After getting advice from an exotic specialist, her owner decided to go ahead with surgery to remove the urethral stones. This involved placing a urinary catheter and flushing the stones out with copious amounts of saline solution. Due to her size this was a very difficult and delicate procedure but we were successful in removing 3 small stones and 1 large stone from her urethra.

She was monitored carefully after her procedure to make sure she was able to pass urine normally, which she was. She is now being cared for back at home with her other Guinea Pig friends Angelina and Mrs Fluffy. Unfortunately, urethral stones can reoccur in the future so let’s all keep our fingers crossed for Gertie that it doesn’t happen again!


Moby

  

Everyone say hello to this gorgeous boy, Moby. So far, 2019 has not been too kind to Moby and he has had to be referred to the Royal Veterinary College for a septic joint as well as having to be treated and have surgery for an eye ulcer! Thankfully he is now on the mend!

Through it all, Moby has been such a good boy and we all absolutely adore him here at Well House  <3. He is a gentle giant in every form. Here are some pics of the handsome chap himself and Vet Nikki getting some great selfies! He's a pro in front of the camera!

December 2018: Breeze

Breeze, an 11-year-old Springer Spaniel gave her owners a fright one night when she became very lethargic and depressed. 

Her very worried owners rushed her to the vet, after she was examined, she was quickly sent to our emergency out of hours vets for intravenous fluids and monitoring overnight. After being monitored at Vets Now overnight her condition was deteriorating, so we took her to theatre to investigate a mass on her spleen which was discovered on ultrasound. 

It was all hands-on deck to prepare theatre and Breeze for surgery. It took a Vet and 2 nurses to carry out the surgery as Breeze was a very poorly girl. Once we were operating on Breeze the mass was found on her Spleen but all her other organs looked fine, so the Vet proceeded with the surgical removal of the spleen (Splenectomy). The surgery went well and Breeze was stable throughout. She was monitored closely by one of our nurses in recovery and came around well from the anaesthetic. Once she was awake enough, we took her out for a little wander in the garden so she was able to stretch her legs, even after her big operation she was still wagging her tail on the walk which brought a tear to the nurses’ eyes for how brave she was! A sample of the Spleen was sent to an external lab to test to identify what the mass was. The results revealed that the mass was a heamatoma, which is brilliant news, and she shouldn’t require any further treatment. 

Breeze has been coming back for regular post-op checks with our Vets so they are able to monitor her progress. She has now had her last post-op check and she has recovered marvellously well and still greets us every time with a waggy tail! She’s got an ‘excess’ of energy according to her owner, and is looking forward to some healthy long walks now. Well done Breeze.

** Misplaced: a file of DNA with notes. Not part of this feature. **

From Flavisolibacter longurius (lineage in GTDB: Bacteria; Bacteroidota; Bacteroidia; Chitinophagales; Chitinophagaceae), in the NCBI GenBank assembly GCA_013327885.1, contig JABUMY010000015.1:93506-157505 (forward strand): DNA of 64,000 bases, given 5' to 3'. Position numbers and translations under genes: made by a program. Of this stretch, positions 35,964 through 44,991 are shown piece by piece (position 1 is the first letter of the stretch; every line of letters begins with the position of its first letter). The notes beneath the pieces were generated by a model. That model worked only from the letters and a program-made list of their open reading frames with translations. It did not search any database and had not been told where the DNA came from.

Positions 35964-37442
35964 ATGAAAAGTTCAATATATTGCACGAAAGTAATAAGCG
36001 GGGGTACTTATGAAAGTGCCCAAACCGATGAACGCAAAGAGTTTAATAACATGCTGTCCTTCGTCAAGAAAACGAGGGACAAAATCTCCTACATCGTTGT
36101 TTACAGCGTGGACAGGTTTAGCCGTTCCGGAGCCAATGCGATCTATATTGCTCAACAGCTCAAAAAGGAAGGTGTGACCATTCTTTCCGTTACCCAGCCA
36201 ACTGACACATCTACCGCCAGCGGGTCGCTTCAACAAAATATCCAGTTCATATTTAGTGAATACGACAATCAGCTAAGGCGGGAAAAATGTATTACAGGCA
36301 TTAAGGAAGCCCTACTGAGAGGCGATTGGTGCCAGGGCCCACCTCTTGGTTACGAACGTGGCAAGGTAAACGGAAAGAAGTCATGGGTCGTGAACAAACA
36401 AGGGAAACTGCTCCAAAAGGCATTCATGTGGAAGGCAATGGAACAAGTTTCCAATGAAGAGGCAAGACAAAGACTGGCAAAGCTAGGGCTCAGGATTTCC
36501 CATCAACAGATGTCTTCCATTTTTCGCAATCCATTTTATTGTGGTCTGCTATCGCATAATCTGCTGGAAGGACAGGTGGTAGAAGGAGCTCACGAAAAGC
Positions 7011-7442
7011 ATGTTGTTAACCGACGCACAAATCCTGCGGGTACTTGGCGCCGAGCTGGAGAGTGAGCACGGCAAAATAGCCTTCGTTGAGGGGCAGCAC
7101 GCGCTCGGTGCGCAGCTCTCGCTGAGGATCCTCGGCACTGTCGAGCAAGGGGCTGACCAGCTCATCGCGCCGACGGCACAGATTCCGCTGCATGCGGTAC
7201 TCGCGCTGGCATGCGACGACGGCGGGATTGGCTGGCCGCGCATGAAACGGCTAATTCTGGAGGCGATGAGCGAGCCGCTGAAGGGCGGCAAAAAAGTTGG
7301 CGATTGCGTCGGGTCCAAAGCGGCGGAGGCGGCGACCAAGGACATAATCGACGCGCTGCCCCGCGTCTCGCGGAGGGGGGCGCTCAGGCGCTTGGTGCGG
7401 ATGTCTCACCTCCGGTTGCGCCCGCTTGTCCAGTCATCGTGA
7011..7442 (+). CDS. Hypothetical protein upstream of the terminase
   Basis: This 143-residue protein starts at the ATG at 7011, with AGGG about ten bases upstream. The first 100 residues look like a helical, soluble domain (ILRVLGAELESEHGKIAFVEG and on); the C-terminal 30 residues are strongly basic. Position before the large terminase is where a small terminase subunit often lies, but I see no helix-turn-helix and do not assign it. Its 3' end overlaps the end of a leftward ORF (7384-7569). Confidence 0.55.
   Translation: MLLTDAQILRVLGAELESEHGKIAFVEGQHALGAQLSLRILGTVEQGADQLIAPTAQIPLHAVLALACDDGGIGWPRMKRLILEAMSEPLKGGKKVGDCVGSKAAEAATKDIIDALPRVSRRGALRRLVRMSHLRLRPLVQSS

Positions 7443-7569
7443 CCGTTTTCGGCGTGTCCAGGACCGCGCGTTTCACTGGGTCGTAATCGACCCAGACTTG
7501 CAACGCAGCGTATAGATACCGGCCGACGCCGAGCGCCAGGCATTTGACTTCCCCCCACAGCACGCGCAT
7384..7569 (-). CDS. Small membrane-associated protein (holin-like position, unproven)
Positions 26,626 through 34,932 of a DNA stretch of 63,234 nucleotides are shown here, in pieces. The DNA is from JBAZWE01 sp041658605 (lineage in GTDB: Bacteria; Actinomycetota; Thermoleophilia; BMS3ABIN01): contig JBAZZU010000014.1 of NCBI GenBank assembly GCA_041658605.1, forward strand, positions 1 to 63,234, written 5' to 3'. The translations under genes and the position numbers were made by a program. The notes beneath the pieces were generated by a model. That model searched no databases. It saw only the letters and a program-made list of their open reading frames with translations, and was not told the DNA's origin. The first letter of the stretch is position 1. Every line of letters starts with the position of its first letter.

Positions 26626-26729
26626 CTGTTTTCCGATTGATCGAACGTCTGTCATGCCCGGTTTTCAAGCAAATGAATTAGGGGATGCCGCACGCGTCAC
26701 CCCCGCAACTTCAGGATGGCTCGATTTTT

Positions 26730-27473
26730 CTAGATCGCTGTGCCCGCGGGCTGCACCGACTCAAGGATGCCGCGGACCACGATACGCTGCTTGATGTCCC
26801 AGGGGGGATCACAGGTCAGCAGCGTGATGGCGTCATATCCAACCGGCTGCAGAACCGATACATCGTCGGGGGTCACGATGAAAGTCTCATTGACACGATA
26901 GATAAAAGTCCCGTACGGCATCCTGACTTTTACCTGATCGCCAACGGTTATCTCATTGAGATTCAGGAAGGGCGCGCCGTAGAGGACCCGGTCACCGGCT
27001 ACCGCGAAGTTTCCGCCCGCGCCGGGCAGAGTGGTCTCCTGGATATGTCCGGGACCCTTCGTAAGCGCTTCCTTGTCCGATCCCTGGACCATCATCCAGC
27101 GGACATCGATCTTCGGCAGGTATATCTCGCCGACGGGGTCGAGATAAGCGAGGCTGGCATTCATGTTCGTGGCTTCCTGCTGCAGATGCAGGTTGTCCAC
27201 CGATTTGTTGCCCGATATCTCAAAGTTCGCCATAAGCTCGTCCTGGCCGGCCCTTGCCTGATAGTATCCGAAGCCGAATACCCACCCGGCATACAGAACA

November 2018: Martha

  

 

Meet Martha, she is a 1-year old whippet who is a regular visitor of ours after breaking her leg as a puppy at the beginning of the year. She broke her right hock (ankle) whilst playing with her older sister Velvet. Here are some before and after X-Rays of Martha’s hock which has now successfully healed. Last week she was admitted to our Tunbridge Wells Branch for 2 days after eating some paracetamol that she chewed out of a packet. Martha's owners are aware of how toxic paracetamol can be and called us immediately. Luckily Martha never developed any toxicity symptoms and has been discharged. Here are some photos of Martha getting cuddles with Vet Nikki and Nursing Assistant Annabel. If you are ever concerned about your pet ingesting anything potentially toxic, there is now a dedicated helpline run by Veterinary Poison Information Service (VPIS) or alternatively call your vets immediately. 

Practice information

Crowborough Clinic

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  • Mon
    8:00am - 7:00pm
  • Tue
    8:00am - 7:00pm
  • Wed
    8:00am - 7:00pm
  • Thu
    8:00am - 7:00pm
  • Fri
    8:00am - 7:00pm
  • Sat
    8:00am - 5:00pm
  • Sun
    Closed

Emergency Details

Please call:

01892 653088
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Find us here:

Crowborough Hill Crowborough East Sussex TN6 2SE
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Please call this number for emergencies:

01892 653088

Tunbridge Wells Clinic

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  • Mon
    8:00am - 6:30pm
  • Tue
    8:00am - 6:30pm
  • Wed
    8:00am - 6:30pm
  • Thu
    8:00am - 6:30pm
  • Fri
    8:00am - 6:30pm
  • Sat
    8:00am - 12:00pm
  • Sun
    Closed

Emergency Details

Please call:

01892 515885
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Find us here:

Summerfield Lodge 24 Eridge Road Tunbridge Wells Kent TN4 8HJ
get directions with Google Maps
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Please call this number for emergencies:

01892 515885